Centre for Research in Applied Linguistics

Eye-tracking Research

Eye-tracking has been “hailed as an opportunity for researchers to ‘look into the mind’ of the subject”.

In the School of English we have a psycholinguistics lab housing an Eyelink 1000+ eye-tracking system from SR Research.

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Our team uses state-of-the-art eye-tracking technology combined with linguistic analysis.


Staff and postgraduates interested in language make use of eye-tracking technology to monitor eye movements when comprehenders are reading, or when looking at a static scene or video while listening to auditory input.

Some of the primary participants in this research are our undergraduate students, who all take part in a language study in their first year and have the opportunity to conduct their own research in their final year.  

Importantly, eye-tracking has significant advantages over more traditional experimental techniques. First, it can be done without a secondary task (e.g. a button press in self-paced reading), allowing for natural reading or viewing.

Second, it provides a very rich record of looking behavior, allowing us to ascertain how many times, how long and when a word or region is fixated. For example, we can see where readers go back in a text when they are having difficulties.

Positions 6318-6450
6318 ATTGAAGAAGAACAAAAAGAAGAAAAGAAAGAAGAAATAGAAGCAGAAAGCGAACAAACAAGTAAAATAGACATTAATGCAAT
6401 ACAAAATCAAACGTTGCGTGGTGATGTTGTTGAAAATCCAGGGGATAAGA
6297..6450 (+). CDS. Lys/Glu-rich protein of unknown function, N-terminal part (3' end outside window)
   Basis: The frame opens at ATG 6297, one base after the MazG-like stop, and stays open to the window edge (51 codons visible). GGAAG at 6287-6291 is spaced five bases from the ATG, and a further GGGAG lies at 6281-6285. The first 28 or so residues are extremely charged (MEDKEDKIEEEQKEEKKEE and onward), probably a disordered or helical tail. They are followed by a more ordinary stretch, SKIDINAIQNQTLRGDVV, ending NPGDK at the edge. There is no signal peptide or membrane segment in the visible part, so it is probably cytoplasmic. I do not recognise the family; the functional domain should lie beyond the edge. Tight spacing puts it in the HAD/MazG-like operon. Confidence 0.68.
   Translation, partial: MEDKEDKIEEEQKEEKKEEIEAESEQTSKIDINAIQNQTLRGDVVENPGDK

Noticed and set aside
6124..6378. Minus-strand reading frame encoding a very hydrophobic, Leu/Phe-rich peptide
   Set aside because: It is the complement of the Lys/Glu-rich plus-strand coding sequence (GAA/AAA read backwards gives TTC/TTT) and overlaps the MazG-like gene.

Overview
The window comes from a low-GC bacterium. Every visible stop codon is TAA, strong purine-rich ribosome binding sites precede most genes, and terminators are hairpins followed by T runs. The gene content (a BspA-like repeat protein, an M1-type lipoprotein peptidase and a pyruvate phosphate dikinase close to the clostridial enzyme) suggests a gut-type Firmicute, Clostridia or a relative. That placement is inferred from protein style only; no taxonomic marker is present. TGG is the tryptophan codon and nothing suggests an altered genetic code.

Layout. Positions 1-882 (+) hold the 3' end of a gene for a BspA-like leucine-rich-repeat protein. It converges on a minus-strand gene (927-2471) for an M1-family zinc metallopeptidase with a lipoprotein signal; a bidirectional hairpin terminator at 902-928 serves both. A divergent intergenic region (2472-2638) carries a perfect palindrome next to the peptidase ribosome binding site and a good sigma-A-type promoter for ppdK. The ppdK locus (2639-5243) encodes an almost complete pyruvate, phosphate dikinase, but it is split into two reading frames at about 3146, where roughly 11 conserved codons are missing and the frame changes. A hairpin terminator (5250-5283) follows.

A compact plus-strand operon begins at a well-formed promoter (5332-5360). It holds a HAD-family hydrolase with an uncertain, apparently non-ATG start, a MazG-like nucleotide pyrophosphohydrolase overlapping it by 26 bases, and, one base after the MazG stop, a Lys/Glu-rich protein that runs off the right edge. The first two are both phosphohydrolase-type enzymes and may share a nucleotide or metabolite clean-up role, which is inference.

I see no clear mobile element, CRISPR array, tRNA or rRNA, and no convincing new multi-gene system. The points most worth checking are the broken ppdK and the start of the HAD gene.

Thus, the eye is indeed providing us with a window to the mind.

Undergraduate and Postgraduate students can make use of eye-tracking during their degrees. For more infomation follow the links below:

Undergraduate Masters Research degrees

Recently published

Kathy Conklin and former CRAL colleagues Ana Pellicer-Sánchez and Gareth Carrol have now published their book on the use of eye-tracking in applied linguistics research. For more information, click the link below:

Eye-tracking: A Guide for Applied Linguistics Research


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Centre for Research in Applied Linguistics

The University of Nottingham

telephone: +44 (0) 115 951 5900
fax: +44 (0) 115 951 5924